Special penal laws in the Philipines


Apart from the crimes penalized in the Revised Penal Code, several other pieces of criminal legislation have been passed, penalizing acts such as illegal possession and trafficking of dangerous drugs, money laundering, and illegal possession of firearms. These laws are called “Special Penal Laws” and they form part of Philippine Criminal Laws. There are certain differences between crimes punished under the Revised Penal Code and Special Penal Laws.

Violations of the crimes listed in the Revised Penal Code are referred to as mala in se, which literally means, that the act is inherently evil or bad or wrongful in itself. On the other hand, violations of Special Penal Laws are generally referred to as malum prohibitum or an act that is wrong because it is prohibited. Thus, no criminal intent is needed in order to find a person liable for crimes punished under Special Penal Laws. As long as the act is committed, then it is punishable as a crime under law.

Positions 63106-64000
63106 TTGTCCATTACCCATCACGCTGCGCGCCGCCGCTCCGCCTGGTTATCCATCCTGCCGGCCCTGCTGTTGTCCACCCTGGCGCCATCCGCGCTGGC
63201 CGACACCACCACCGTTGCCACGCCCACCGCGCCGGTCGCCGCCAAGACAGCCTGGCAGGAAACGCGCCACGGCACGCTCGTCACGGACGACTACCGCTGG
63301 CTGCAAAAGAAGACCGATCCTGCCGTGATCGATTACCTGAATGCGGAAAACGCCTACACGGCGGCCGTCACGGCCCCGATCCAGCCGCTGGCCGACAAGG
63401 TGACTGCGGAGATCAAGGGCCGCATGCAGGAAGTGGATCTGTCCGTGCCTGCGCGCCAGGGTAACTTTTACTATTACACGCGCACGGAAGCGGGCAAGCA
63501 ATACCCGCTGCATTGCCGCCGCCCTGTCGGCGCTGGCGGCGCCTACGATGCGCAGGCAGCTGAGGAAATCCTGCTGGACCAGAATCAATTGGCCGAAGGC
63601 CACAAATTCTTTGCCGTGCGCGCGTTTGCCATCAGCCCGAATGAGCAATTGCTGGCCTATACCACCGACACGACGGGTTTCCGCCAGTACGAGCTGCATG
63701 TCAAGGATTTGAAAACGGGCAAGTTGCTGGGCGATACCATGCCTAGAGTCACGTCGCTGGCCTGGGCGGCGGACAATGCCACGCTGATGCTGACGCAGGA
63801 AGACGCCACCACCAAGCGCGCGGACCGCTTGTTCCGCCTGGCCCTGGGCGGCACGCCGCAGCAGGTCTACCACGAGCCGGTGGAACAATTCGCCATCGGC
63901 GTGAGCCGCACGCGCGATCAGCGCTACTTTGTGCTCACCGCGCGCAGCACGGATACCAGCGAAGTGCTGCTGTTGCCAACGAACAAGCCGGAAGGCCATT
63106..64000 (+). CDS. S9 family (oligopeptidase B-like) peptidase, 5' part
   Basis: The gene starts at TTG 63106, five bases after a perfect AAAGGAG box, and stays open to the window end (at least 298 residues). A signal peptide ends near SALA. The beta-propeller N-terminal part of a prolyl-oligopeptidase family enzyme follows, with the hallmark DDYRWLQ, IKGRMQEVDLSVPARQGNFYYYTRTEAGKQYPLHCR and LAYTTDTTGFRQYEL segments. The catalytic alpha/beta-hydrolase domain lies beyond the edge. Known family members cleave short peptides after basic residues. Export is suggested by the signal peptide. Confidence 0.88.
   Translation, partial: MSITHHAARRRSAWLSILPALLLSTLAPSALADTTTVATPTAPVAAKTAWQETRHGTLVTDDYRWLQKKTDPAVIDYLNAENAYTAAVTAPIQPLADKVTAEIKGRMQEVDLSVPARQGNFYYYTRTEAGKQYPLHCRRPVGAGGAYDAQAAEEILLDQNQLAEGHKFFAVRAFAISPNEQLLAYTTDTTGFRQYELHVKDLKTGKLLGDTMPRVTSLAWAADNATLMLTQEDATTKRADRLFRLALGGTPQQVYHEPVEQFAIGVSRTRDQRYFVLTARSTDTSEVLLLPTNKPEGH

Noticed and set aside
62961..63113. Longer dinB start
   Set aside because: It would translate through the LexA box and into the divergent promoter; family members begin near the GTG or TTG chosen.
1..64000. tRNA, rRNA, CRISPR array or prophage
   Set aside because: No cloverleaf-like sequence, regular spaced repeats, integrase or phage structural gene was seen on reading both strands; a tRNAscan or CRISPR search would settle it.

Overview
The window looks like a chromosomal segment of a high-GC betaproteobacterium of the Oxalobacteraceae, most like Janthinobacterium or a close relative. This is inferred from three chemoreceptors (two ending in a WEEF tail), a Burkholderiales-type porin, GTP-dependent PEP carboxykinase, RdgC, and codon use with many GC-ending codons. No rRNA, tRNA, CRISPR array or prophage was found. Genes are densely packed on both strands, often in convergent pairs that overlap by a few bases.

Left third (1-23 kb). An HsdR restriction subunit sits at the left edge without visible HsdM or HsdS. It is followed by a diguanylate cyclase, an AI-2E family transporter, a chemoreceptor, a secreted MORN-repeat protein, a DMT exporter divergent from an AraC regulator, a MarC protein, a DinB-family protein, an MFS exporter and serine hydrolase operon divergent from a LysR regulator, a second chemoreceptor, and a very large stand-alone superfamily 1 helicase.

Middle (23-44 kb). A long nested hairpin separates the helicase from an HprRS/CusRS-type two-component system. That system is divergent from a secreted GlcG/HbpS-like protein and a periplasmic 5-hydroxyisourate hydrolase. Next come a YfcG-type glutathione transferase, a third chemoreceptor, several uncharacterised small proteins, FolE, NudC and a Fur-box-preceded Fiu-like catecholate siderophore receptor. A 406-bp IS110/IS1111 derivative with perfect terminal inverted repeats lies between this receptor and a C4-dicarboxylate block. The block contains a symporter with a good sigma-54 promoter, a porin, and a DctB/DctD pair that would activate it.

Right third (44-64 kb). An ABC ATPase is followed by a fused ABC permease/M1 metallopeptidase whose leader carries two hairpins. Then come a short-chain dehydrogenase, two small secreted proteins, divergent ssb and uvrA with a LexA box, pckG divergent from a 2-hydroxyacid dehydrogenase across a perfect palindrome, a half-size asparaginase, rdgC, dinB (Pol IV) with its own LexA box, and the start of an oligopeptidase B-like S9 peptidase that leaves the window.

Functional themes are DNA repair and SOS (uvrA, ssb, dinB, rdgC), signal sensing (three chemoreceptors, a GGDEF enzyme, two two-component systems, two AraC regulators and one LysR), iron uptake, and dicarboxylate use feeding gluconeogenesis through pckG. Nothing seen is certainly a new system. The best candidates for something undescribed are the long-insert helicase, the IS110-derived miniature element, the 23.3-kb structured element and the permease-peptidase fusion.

Note, however, that not all violations of Special Penal Laws are mala prohibita. While intentional felonies are always mala in se, it does not follow that prohibited acts done in violation of special laws are always mala prohibita.

There are some important distinctions between crimes punishable under the Revised Penal Code and Special Penal Laws. One of them is that in crimes punished under the Revised Penal Code, the moral trait of the offender is considered. This is why liability would only arise when there is criminal intent or negligence in the commission of the punishable act. In crimes punished under Special Penal Laws, the moral trait of the offender is not considered; it is enough that the prohibited act was voluntarily done.

SOURCE: Special Penal Laws. Philippine criminal law. From Wikipedia, the free encyclopedia. https://en.wikipedia.org/wiki/Philippine_criminal_law#Special_Penal_Laws.

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